The French have won the world championship in pessimism. The Times newspaper, reporting on the results of a survey carried out in France by the Gallup research company chose as its subheading the name of Victor Hugo’s 1862 classic “Les Misérables”. This news from the BBC is quite ordinary. For who could have expected anything otherwise. According to the results of the study titled “hope and hopelessness survey”, countries which come after France in unhappiness are Iceland, Romania, Serbia and Britain respectively.
This means that bankrupt Iceland, Romania in the grip of corruption, Serbia which is war weary and worried about stability and Britain which fears bankruptcy are all happier than France. The same survey lists the happiest countries as Nigeria, Vietnam, Brazil, Ghana, China and Kosovo. It is probably true that people living in these countries have more reason to be happy than someone living in France. According to the results of the study, in the “hope regarding the year 2011” category, Nigeria and Afghanistan have a lead on the United States of America. Of course, while it pleasing that these countries have such high hopes, it is still a little strange that people there should be more hopeful than people in the USA.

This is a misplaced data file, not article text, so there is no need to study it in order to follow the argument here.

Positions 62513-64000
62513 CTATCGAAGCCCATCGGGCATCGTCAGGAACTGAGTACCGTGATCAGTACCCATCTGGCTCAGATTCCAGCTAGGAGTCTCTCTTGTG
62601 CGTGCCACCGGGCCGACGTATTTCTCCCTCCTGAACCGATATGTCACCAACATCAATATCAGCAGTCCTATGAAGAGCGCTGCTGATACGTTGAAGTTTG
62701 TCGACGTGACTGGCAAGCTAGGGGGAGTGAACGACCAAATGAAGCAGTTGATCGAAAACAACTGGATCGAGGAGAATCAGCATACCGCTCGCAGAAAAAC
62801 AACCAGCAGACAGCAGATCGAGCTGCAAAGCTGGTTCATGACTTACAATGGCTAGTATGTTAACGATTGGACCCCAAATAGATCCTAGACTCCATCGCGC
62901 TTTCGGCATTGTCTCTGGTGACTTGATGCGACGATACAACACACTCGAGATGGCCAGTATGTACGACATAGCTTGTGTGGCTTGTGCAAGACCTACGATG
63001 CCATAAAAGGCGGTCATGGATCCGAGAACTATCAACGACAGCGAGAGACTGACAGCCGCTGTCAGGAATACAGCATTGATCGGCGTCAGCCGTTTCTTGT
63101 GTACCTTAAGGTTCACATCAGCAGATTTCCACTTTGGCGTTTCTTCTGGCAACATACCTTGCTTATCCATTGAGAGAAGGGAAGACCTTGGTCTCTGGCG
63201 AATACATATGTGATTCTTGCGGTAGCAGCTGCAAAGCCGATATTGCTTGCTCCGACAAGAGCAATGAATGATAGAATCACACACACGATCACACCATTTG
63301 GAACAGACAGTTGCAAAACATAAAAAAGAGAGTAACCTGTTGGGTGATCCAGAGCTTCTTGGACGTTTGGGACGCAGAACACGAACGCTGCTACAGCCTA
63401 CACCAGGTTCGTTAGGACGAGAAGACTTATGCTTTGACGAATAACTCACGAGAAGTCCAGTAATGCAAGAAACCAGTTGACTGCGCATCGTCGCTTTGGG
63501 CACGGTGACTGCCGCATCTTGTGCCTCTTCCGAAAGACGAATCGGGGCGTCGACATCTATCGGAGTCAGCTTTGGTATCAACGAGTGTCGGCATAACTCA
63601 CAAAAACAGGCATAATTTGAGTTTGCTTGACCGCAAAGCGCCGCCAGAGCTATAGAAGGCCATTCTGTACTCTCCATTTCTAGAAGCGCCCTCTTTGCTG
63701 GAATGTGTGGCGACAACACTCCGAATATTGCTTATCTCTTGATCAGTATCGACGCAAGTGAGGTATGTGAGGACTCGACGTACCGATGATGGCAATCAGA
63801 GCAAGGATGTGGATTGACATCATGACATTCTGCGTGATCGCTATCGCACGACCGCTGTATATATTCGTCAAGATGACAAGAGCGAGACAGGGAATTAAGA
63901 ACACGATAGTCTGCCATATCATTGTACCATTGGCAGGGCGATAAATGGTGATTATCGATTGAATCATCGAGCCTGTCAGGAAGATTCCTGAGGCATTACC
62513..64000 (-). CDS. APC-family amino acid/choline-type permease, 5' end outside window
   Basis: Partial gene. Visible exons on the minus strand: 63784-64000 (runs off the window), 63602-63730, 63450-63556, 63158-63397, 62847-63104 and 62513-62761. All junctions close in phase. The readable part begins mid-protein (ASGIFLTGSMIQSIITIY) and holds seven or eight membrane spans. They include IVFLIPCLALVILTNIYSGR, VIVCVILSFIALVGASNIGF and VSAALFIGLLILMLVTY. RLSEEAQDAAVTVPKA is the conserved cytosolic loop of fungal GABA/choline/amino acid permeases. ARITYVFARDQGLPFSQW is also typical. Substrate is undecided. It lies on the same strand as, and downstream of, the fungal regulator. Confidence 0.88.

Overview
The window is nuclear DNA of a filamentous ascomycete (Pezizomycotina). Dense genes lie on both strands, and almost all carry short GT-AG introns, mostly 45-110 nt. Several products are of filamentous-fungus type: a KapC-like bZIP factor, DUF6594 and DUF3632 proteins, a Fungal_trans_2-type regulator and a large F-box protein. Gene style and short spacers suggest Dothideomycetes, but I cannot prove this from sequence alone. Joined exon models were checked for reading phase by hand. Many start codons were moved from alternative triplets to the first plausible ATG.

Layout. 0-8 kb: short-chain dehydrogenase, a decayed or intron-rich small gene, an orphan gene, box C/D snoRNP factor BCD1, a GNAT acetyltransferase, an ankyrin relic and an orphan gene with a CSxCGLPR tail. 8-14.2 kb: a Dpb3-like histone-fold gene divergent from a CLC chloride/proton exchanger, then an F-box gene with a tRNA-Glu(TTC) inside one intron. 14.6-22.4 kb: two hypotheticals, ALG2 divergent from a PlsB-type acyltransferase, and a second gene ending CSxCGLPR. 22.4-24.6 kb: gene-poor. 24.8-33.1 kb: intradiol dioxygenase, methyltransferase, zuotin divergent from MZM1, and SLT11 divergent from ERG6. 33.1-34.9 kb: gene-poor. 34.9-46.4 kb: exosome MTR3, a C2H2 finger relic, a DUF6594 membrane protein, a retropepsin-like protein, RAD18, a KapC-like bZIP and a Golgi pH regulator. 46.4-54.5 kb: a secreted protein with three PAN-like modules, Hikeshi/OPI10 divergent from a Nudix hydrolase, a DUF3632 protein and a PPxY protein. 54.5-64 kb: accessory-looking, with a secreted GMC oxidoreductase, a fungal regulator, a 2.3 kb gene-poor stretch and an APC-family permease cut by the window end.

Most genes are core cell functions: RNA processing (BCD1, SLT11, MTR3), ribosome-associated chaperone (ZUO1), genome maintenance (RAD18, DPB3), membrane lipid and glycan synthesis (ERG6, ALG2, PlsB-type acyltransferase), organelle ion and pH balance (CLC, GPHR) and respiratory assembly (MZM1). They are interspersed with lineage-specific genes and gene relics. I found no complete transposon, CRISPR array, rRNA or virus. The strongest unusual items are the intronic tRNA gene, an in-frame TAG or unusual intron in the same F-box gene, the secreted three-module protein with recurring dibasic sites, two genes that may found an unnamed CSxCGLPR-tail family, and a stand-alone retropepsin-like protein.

Yet that they should be more hopeful than people in France gives some credibility to the survey. The BBC, also features an interesting assessment of France by French philosopher Pascal Bruckner published in The Times: “A habit of this old continent is more prevalent in France: the better we live, the more we complain.” Of course, not everything is so simple. As The Times points out, the social security reforms carried out in France in 2010 have made many French citizens more concerned. But there is more to the matter. For a majority of the French people, a president like Sarkozy and first lady like Bruni are still tough to swallow. It is possible that for many French people, happiness is related to France being “like France”.
It is also possible that many French people would find happiness in their country making them feel as it is their country and by developing their aspirations. It could not have been expected that Sarkozy, who draws attention with his Bonapartiste style could have been like Napoleon. In the end, the achievements of Sarkozy, who is described as a “pocket Napoleon”, are no greater than warranted by the belittling nickname. No one should be angry at the French. Who would want to live in a country which is once more deporting the Roma – in the twenty first century?
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